Stocks to buy

3 Stocks to Buy to Embrace a Soft Landing in 2024

As we get ready to start 2024, investors can’t turn on the financial news without hearing one or both sides of the soft landing debate. The question is whether the Federal Reserve can bring inflation down and cool down the economy without causing a recession. So, is it time to look for soft landing stocks, that is, stocks that will go up if this scenario comes to pass? 

To answer that question, you must decide if the economy can achieve a soft landing. To be clear, I have an opinion, but so does everyone. It may be useful for investors to apply Occam’s razor principle. That is if you have two competing ideas to explain the same phenomenon, the simplest answer is probably right. 

In this case, the simple answer is to look at what the data shows. And right now, that data is showing that the soft landing is more likely than not. You may disagree with that. I call it like I see it. What the data will say a month or three months from now may be completely different. But investing in this market requires you to be nimble. Here are three soft landing stocks to consider. 

Walmart (WMT) 

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When you’re looking for soft landing stocks, Walmart (NYSE:WMT) is a safe stock to start off your search. A soft landing may or may not lead to lower interest rates. With Walmart, lower interest rates aren’t your primary concern. The company hasn’t been immune from the impact of a weakening consumer. Still, revenue and earnings are positive year-over-year and analysts are forecasting high single-digit earnings growth over the next 12 months. 

The company has been taking steps to have a larger omnichannel presence. The company’s buy online, pickup in-store (BOPUS) program is gaining momentum. And more importantly, the company is putting itself in a position to compete with Amazon (NASDAQ:AMZN) on more than just price. 

Walmart stands to be a retail winner in the 2023 holiday season. Investors won’t get earnings results until February. But by that time, there may be more clarity as to the direction of the economy. At 22x forward earnings, the stock is reasonably valued. 

D.R. Horton (DHI) 

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The surge in homebuilder stocks in 2023 has been a simple case of demand outpacing supply. The great relocation may be slowing down, but the transplants are still looking to plant roots in their new locations. D.R. Horton (NYSE:DHI) has been a standout performer. 

The stock is up more than 65% for the year and recently made a new all-time high. There’s reason to believe that there could still be growth even if interest rates remain at their current level. 

That being said, the stock is looking a little toppy. However, on December 13, DHI stock got a bullish price target increase from Barclays. The firm raised its target from $143 to $166.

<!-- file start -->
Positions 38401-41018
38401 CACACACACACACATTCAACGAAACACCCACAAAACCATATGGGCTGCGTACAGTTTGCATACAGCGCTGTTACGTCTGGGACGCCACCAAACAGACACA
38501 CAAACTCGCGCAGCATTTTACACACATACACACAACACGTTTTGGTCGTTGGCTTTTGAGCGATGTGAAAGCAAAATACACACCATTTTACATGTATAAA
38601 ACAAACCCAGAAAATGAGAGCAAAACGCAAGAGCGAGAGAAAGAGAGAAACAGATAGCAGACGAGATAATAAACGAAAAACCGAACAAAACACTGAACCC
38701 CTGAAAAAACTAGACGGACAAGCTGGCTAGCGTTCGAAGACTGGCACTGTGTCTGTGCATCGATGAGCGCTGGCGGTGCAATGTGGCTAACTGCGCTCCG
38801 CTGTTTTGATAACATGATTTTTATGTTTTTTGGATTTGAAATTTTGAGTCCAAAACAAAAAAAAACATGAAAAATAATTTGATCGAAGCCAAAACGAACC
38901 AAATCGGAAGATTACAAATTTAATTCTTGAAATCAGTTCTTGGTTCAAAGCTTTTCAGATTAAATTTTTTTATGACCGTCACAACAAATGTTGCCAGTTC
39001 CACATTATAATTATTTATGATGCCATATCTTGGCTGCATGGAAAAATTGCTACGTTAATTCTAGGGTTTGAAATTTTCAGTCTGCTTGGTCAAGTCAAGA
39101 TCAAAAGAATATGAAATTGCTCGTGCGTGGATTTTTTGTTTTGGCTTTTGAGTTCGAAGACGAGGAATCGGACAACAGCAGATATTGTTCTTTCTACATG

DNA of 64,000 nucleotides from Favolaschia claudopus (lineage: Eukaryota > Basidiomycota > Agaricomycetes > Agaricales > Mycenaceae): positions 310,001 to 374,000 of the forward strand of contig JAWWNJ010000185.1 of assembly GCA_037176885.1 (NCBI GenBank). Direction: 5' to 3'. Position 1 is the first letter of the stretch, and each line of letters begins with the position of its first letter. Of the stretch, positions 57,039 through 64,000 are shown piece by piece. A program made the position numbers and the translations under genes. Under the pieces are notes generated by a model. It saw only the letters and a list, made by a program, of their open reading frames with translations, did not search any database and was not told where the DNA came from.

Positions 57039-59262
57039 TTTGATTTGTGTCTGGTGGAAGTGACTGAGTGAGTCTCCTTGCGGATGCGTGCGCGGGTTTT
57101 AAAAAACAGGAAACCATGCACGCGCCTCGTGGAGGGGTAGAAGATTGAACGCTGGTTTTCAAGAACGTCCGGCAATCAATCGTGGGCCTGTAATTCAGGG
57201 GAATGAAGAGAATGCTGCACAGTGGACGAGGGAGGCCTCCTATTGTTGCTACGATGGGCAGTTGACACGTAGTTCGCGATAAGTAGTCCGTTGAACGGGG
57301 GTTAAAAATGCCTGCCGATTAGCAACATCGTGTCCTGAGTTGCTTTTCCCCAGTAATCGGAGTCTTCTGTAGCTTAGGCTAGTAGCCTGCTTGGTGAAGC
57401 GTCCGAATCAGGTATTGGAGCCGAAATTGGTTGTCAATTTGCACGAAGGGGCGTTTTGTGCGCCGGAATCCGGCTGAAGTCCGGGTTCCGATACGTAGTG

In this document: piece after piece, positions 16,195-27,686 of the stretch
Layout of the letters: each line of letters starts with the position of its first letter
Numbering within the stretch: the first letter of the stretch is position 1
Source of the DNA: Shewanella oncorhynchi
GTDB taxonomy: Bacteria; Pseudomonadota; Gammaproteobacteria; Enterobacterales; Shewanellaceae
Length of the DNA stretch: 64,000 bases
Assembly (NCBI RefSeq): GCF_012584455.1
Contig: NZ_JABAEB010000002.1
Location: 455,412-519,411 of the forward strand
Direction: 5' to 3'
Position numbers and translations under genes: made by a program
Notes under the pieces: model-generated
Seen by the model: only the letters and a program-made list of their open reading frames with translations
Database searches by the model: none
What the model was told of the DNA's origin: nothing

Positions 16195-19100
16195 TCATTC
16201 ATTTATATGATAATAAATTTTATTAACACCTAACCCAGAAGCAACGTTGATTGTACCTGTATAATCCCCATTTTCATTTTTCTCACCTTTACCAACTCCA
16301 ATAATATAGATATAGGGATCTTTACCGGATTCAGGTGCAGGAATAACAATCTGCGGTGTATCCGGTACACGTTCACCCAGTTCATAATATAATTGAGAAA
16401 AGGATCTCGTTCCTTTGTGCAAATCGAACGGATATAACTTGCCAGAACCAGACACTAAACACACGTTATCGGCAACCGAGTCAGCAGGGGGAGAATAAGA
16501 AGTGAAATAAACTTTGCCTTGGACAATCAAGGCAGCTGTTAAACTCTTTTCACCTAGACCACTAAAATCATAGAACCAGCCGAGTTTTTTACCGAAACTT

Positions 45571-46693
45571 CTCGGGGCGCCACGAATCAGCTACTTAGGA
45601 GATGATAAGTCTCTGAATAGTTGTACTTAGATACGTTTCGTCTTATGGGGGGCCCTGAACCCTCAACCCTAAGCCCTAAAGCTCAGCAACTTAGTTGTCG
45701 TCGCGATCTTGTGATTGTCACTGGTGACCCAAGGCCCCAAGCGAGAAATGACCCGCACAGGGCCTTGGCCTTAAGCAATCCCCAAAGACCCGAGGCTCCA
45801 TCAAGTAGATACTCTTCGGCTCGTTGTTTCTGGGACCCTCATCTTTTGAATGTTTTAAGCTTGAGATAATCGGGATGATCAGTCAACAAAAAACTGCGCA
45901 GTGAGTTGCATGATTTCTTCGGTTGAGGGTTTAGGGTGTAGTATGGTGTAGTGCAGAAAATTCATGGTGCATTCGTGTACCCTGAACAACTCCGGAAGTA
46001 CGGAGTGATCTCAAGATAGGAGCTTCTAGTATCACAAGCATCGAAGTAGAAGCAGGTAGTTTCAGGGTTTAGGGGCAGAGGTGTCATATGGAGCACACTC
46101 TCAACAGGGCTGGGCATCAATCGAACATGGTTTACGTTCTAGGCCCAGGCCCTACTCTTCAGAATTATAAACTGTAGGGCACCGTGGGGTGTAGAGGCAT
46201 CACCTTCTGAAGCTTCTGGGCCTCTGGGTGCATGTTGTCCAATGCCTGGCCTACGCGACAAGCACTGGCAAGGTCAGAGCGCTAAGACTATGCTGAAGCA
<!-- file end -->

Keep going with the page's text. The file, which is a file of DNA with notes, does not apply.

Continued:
One reason for the spike in D.R. Horton stock comes from the company’s solid fundamentals. Specifically, the company focuses on reducing the cycle times so they can turn homes faster and reduce their inventory levels. This allows them to align earnings per share (EPS) with cash flow more effectively.  

Occidental Petroleum (OXY) 

Source: T. Schneider / Shutterstock.com

Occidental Petroleum (NYSE:OXY) may seem like an odd candidate to appear with other soft-landing stocks. The conventional wisdom is that higher oil prices will signal the opposite of what the Federal Reserve is hoping for. It also tends to be negative for equities.  

That may be true. However, some analysts believe that the yield on the 10-year Treasury bonds and the dollar will continue to weaken with or without rate cutting by the Federal Reserve. In that scenario, there’s room for oil prices to go higher without tanking the economy.  

In that scenario, you’ll want oil stocks and Occidental is a good pick. OXY stock is at the lower end of its 52-week range.

In a year when many big oil companies are growing through acquisition, Occidental announced a deal to acquire CrownRock for $12 billion which will immediately improve the company’s free cash flow (FCF) accretion

On the date of publication, Chris Markoch did not have (either directly or indirectly) any positions in the securities mentioned in this article. The opinions expressed in this article are those of the writer, subject to the InvestorPlace.com Publishing Guidelines.  

Chris Markoch is a freelance financial copywriter who has been covering the market for over five years. He has been writing for InvestorPlace since 2019.

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